When people urge us to do things differently due to the technologies at our disposal, this is a great example of that.  It rethinks what can be done now vs. how it has been done in the past.  I like the increased opportunities this type of big-thinking, innovative solution offers for increased participation, collaboration, and discussion.

Questions that come to my mind:

  • How might this affect what’s possible with digital storytelling? With transmedia?
  • Could each MOOC/course/stream of content be its own social network?
  • “The app itself is free, so the company makes money by selling anonymized data it collects about its users’ consumption habits to publishers.”  Will we see more of this type of business model?

 

Also see:

.

readmill-Sept2013

 

Also see:

 

Addendum on 9/10/13:

Content as a Service (CaaS) — from knowledgestarblog.wordpress.com by David Grebow

Excerpt:

The etextbook in 2018 will be dramatically different than the etextbook of today. It will be coupled to an app that will provide you with Content as a Service (CaaS). CaaS will include many of the following features (and more that have yet to be imagined):

Multimedia
Simulations
Educational Games
Animations
Pre- and post-tests
Formative and Summative Quizzes
Adaptive testing
Networked Social Learning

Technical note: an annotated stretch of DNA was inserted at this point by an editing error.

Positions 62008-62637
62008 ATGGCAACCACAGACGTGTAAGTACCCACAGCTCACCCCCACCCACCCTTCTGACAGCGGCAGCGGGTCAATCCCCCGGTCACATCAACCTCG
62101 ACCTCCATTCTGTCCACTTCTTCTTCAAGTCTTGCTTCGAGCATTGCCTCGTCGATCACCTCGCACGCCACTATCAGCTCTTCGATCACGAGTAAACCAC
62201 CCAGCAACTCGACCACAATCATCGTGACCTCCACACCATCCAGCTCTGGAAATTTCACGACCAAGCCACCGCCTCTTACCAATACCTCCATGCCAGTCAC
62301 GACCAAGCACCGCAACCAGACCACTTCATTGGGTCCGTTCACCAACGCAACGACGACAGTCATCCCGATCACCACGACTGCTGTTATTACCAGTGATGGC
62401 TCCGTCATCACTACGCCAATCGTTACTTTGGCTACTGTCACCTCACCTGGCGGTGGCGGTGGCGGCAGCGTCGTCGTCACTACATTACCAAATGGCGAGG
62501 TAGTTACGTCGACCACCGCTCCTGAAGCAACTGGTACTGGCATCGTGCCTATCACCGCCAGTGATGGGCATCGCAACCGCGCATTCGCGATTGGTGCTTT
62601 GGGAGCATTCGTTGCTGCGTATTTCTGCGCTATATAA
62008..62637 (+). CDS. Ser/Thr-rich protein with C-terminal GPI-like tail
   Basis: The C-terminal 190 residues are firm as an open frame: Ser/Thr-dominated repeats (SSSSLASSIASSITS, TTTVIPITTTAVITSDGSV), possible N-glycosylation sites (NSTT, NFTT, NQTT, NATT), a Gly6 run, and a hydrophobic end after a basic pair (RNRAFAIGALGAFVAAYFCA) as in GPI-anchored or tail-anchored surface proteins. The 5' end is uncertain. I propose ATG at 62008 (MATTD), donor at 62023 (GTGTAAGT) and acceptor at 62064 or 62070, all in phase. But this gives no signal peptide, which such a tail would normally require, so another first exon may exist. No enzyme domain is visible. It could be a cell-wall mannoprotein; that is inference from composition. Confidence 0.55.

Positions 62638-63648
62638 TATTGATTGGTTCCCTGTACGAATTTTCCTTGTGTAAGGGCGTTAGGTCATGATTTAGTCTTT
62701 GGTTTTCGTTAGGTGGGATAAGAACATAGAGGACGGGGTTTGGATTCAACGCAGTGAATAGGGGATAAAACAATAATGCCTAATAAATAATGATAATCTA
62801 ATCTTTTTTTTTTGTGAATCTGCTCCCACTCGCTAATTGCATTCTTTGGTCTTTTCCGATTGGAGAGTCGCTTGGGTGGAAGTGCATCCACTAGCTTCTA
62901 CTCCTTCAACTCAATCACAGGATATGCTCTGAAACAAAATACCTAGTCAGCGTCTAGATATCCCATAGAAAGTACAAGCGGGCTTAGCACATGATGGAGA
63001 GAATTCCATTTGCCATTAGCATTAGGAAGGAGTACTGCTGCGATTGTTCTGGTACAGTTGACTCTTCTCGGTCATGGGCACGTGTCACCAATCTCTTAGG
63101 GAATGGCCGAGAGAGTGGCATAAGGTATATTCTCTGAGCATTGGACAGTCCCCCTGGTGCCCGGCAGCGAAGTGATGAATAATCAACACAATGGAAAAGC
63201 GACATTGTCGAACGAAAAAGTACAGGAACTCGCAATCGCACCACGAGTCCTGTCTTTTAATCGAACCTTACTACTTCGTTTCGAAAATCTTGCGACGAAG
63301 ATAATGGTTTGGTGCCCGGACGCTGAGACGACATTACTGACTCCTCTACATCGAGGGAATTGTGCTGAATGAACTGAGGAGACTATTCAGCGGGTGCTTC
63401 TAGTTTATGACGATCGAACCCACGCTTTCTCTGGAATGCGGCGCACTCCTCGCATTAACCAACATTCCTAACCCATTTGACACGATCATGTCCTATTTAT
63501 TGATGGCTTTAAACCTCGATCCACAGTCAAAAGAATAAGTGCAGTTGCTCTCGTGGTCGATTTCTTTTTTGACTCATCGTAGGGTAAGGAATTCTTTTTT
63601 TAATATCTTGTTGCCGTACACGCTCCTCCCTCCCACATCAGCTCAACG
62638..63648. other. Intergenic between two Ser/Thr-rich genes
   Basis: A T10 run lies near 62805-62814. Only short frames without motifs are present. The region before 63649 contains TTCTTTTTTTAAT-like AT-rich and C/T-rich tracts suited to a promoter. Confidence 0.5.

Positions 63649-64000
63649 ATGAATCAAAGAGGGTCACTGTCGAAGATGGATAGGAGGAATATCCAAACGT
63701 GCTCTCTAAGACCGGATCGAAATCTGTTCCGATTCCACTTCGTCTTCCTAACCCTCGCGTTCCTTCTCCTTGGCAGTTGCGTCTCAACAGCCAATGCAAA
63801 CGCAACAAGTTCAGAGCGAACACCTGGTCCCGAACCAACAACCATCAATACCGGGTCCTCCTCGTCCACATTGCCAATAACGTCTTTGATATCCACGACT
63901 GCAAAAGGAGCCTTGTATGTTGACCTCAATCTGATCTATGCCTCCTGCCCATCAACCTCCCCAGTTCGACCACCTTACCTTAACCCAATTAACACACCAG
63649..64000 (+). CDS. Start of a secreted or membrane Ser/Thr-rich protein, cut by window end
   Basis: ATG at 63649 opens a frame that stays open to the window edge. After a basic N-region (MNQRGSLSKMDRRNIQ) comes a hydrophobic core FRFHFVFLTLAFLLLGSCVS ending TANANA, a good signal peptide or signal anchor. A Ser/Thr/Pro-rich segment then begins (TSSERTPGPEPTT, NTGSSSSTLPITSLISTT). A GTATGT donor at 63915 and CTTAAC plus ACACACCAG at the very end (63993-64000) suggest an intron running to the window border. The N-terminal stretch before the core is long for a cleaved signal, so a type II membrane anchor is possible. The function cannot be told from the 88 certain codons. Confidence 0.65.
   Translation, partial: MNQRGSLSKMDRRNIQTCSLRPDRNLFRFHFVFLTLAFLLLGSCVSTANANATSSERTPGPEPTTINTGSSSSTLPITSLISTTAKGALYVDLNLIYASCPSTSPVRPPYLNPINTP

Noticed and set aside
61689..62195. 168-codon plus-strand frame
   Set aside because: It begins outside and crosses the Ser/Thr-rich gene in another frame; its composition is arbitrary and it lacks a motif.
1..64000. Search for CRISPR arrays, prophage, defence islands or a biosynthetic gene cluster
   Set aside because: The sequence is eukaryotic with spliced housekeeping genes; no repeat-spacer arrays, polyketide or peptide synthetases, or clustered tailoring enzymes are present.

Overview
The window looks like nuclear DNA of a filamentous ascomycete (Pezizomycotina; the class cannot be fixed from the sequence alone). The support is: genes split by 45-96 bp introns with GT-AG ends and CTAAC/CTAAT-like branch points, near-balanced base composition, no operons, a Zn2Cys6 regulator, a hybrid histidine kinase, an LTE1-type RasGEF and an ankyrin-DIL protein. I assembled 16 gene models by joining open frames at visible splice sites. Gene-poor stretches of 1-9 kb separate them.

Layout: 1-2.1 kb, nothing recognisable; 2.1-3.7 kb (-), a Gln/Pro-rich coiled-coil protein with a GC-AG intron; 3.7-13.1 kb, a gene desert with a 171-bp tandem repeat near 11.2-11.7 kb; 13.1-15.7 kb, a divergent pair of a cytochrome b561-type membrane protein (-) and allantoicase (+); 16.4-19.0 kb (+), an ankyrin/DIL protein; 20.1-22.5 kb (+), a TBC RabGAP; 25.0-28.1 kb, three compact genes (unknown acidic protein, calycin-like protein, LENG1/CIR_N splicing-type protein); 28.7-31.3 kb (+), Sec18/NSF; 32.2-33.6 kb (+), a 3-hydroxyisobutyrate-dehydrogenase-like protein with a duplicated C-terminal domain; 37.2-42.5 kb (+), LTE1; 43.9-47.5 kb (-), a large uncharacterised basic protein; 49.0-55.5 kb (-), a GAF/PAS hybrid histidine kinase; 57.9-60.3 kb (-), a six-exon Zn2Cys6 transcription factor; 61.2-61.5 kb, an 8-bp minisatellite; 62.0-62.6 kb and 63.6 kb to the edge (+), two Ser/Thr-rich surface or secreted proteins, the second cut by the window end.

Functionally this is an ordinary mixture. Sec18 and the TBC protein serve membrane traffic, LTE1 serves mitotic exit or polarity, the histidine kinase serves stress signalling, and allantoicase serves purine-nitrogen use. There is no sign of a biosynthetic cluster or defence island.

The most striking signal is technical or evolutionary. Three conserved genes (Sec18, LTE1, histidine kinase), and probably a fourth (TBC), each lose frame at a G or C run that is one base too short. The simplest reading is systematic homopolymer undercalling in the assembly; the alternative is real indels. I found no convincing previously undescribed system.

Study groups
Analytic Datasets
Virtual and Flipped classes
Communities of Learning and Practice
Virtual classes.

 

Here’s why the TV apps economy will be a $14 billion business [Wolf]

Here’s why the TV apps economy will be a $14 billion business — from forbes.com by Michael Wolf

 

.

Excerpt:

According to new research published this week, the TV apps economy is forecasted to reach $14 billion by 2017.

Take for example today’s news that Apple will begin selling video advertisements served by iAd through iTunes Radio loaded on Apple TVs. This is only the first move for Apple in this space, and others like Samsung and Google  are already investing heavily in connected TV app advertising.

 

From DSC:
Why post this? Because:

  • It lays out future directions/careers related to Programming, Computer Science, Data Mining, Analytics, Marketing, Telecommunications, User Experience Design, Digital and Transmedia Storytelling, and more
    .
  • It leads to “Learning from the Living [Class] Room”

.

 

The Living [Class] Room -- by Daniel Christian -- July 2012 -- a second device used in conjunction with a Smart/Connected TV

 

From DSC:
And if this does take off,
$14 billion won’t begin to capture the profits from this new industry.

It will be far larger than that.

 

Relevant addendum on 6/27/13:

  • The future of cinema is on demand — from bitrebels.com by Ben Warner (From DSC: Having just paid $32 for 4 people — 3 of whom were kids — to see Monsters U, I believe it!)